The health care dance is not over—but it’s only a dance
Earlier this evening I posted an AP article which said that “Democratic Congressional leaders confronted the reality Tuesday that they may not be able to pass the comprehensive health care overhaul…” Coming from the partisan liberal AP in the immediate wake of Obama’s revamped bill, I took that as a decisive sign that this thing isn’t going to fly.
However, an article tonight at Politico differs almost 180 degrees from the AP piece:
Senate Dems warm to reconciliationI don’t believe it. I think that the Politico writer, Carrie Budoff Brown, is echoing Obama administration talking points, as part of the shaping of public opinion leading up to the “summit.” And in support of what I’ve just said, Brown at the end of the article turns around and completely undercuts what she said in the opening paragraphs:
To be sure, the hints on reconciliation do not signal any kind of ironclad commitment. Democrats remain hesitant about using the procedure, fearful that Republicans will be successful in convincing voters that it is an end-run around the normal legislative process.Remember, all the players—and the reporters are players too—are engaged in a political dance. Thus moderate Senate Democrats put out “hints” (that’s Brown’s word) that they may support reconciliation, while also expressing reservations about it; and Politico turns those mere hints into the sensational lead:
Senate Dems warm to reconciliationBut when Kent Conrad, who as chairman of the Senate Budget Committee would presumably play a leading role in the reconciliation process, since reconciliation is a budget measure, states that reconciliation cannot be used to pass a measure nearly as broad as Obama’s proposal, then that shoots down the assertion made in the article’s lead. Given the definitiveness of Conrad’s statement, as contrasted with the pro-reconciliation “hints” from some senators, the correct and honest headline and lead of this article would have been:
Top Senate Dem shoots down reconciliationThat’s what Brown actually reported. But she didn’t say it until the 14th paragraph—the last paragraph—of the article.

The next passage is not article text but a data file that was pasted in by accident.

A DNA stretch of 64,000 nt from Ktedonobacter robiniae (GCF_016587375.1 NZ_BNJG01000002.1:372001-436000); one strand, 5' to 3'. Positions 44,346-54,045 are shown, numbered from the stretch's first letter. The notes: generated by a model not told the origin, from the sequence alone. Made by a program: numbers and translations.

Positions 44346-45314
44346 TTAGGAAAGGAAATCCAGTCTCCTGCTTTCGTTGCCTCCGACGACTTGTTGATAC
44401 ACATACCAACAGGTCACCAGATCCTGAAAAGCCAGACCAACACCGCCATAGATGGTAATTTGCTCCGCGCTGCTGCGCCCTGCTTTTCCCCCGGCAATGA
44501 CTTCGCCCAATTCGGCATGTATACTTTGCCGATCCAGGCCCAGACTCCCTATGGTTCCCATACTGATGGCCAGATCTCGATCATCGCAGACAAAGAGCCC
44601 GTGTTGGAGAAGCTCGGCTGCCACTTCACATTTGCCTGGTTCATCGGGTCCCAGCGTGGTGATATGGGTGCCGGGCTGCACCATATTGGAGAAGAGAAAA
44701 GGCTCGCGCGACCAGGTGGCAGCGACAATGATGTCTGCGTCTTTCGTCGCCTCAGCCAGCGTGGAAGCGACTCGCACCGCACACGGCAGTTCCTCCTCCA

Brown’s job is to keep the dance going—and how can we know the dancer from the dance?
Ken Hechtman writes:
Let’s say you’re right and the Democrats have no intention of passing a health-care bill. What do they gain by dragging the process out?LA replies:
When I said that “all the players … are engaged in a dance,” the examples I gave were not of the leaders who are pushing the bill, but of the secondary players who are reacting to it, positioning themselves in relation to it. So let’s say that Obama and the Congressional leaders want to pass it. But the Dems who “hint” that they might support reconciliation, but don’t commit themselves to supporting it, are engaged in a dance. The reporter who takes those hints and falsely builds them up into a misleading headline and lead paragraph, is engaged in a dance. As for the leaders, I did not mean, at least in this entry, that all that they intend to do is to dance (though I did suggest in another entry, as a way-out theory, that that was true of Obama). I meant that, whether they think they can pass it or not, everything they are doing adds up in the end to nothing more than a dance, because, based on the evidence before us, such as Sen. Conrad’s statement, the bill cannot pass.LA continues:
As for whether the Democratic base will be more alienated by the process being dragged out for months without success, or by Obama’s failing to push the bill for as long as he can keep pushing it, I don’t know the answer.Ken Hechtman replies:
If we’re talking about low-information first time voters, I figure it’s the first possibility. Low-information voters don’t know or care about filibusters and cloture supermajorities and reconciliation votes. They’ll assume a president plus a majority of senators could have passed anything they really wanted to pass.
Posted by Lawrence Auster at February 24, 2010 01:14 AM | Send